Moratorium on wildlife consumption issued for Vietnamese New Year

Jan 27, 2014 by Jeremy Parker
Moratorium on wildlife consumption issued for Vietnamese New Year
Trafficked flying squirrel. Credit: Truong Van Nguyen/FFI

The Central Party of Vietnam has issued a condemnation of wildlife consumption prior to the Vietnamese New Year of Tet.

With the rise of a with more , Vietnam has become a centre for , as reported in the Asian Journal of Criminology. The consumption of rare species, traditionally considered medicinally beneficial or valuable for their scarcity in Sino-Vietnamese culture, appreciably rises during Tet, a holiday during which lavish displays of wealth are commonly displayed.

By serving guests rare or unusual species, a host may show his largess, displaying his fortune and hopefully increasing his luck for the coming year. The reasons for the consumption of products from such as tigers, bears, sharks, primates, and snakes are varied, with claims including aphrodisiac effects, medicinal benefits, and in some instances, purely as gourmet delicacies. One thing is certain: an upwardly mobile population in Vietnam is now able to consume animal and plant products that were previously not affordable. This in turn has had a devastating effect on species both within Vietnam and abroad. Rhino horn alone sells for more than $100,000 per kg, and is in extremely high demand.

In Vietnam, local wildlife also fall prey to medicinal misconceptions. Primates, many of which are endemic to Vietnam and Critically Endangered, are killed for what is believed to be medicinal properties.

"Monkeys are often hunted, shot, and then boiled down into glue," says Nguyen Van Truong, Programme Biologist for Fauna & Flora International in Vietnam. "The glue is then distilled into ruou (a vodka-strength traditional Vietnamese wine). This wine is believed to be good for many things, including healing a back ache, a head ache, and improving people's bones. As a result, many primates are shot, including some really rare ones."

Moratorium on wildlife consumption issued for Vietnamese New Year
Trafficked pangolin curry in Indonesia. Credit: TRAFFIC

Turtles are found commonly in markets, waiting to be turned into soup. Although the vendors claim that the turtles are farmed, there is no certificate to guarantee this, meaning that illegally harvested animals can be sold on the market with no proof of their origin. This week, two year old soft shell turtles were selling in Dong Xuan market in Hanoi for $14.20 per kg.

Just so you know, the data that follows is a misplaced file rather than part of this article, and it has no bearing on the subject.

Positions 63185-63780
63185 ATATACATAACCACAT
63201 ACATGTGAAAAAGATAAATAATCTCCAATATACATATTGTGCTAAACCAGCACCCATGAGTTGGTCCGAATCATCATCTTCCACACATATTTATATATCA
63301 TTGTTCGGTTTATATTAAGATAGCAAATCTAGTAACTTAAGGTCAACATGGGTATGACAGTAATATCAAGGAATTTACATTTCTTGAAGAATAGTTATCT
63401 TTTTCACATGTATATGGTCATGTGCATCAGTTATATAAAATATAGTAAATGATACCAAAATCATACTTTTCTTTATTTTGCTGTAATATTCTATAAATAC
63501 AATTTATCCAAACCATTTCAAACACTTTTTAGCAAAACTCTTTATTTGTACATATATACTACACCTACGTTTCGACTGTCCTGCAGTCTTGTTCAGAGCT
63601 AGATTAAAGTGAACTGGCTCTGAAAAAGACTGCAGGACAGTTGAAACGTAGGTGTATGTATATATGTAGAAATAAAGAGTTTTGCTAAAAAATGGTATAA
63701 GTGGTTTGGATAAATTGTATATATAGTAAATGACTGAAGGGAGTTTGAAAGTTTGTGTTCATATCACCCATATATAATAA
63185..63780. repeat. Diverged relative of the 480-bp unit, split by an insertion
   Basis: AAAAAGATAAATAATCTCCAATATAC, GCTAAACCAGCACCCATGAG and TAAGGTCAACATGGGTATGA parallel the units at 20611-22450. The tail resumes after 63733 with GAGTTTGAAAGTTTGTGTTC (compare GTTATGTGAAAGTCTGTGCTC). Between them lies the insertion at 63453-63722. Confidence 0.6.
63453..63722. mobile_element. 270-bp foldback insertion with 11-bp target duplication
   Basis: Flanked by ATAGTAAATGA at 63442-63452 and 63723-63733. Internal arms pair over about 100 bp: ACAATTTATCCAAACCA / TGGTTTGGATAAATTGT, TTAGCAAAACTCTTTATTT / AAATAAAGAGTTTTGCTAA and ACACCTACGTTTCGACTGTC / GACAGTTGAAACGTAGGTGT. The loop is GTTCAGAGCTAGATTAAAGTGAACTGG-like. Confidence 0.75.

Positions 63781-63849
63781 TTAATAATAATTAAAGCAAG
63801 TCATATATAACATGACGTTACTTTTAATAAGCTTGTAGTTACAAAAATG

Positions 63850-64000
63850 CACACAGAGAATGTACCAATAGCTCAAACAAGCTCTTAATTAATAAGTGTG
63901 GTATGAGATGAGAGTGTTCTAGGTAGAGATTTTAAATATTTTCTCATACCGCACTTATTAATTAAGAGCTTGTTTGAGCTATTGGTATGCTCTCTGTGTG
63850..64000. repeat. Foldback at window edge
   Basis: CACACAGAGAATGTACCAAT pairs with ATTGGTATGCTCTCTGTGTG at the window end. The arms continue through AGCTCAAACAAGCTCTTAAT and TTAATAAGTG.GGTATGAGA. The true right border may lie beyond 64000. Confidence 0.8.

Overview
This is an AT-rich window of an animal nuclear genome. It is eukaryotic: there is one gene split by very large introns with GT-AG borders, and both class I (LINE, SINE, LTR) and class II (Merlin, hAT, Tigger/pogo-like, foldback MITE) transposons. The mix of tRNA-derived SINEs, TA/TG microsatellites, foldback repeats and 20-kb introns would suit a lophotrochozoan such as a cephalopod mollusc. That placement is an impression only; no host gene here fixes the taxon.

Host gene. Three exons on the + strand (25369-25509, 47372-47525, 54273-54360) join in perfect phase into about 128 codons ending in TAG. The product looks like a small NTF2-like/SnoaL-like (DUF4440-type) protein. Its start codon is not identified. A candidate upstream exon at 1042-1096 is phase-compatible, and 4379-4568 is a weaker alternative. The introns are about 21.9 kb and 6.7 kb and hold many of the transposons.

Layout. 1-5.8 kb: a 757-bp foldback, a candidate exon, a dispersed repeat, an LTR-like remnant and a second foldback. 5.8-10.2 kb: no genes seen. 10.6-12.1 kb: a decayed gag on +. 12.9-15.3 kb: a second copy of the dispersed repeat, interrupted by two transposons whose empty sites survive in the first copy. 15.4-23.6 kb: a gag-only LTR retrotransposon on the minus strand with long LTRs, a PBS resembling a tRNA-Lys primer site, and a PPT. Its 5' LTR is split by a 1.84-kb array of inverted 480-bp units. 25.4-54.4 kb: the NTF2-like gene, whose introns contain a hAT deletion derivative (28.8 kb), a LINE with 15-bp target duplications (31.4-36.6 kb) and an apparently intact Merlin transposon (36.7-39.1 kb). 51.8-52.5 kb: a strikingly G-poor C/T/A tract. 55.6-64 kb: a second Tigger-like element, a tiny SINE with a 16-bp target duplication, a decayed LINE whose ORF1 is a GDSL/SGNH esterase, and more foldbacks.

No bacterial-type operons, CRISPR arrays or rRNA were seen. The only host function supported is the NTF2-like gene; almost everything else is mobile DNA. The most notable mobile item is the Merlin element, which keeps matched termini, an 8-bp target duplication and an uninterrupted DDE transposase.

The Communist Party of Vietnam has published guidelines ahead of next week's Tet celebrations, to increase awareness of these destructive practices. The Vietnamese Central Committee for Propaganda and Education (CCPE) have recently issued Guideline 98-HD/BTGTW regarding the Awareness raising for no consumption and trade of wildlife and wild plants, which directs the wider Communist Party and consequently the public at large to disengage from the wildlife trade and adhere to Vietnam's very strict laws prohibiting the trafficking and purchase of wildlife products. In a centralised state such as Vietnam, the Central Party plays a large role in helping to guide policy.

Shark fins and sea cucumbers in Dong Xuan market Hanoi. Credit: Jeremy Parker/FFI

The guideline was created with input from the Ministry of Natural Resource and Environment and "relevant authorities and organisations in the area of wildlife protection" according to an announcement issued on 27 December by the Vietnam Biodiversity Conservation Agency, and aims to raise awareness both within the Party and in the general public.

Fauna & Flora International, Wildlife Conservation Society and TRAFFIC support the CCPE in its issuing of these guidelines, and hope that they will have an edifying effect in the wider Communist Party. We also look forward to seeing how the awareness raising campaign will be conducted, and look forward to cooperating with the Party and the Government in raising awareness on wildlife trade and conservation issues in Vietnam in the coming New Year.

Explore further: Rare reversal of decline in number of Tonkin snub-nosed monkeys

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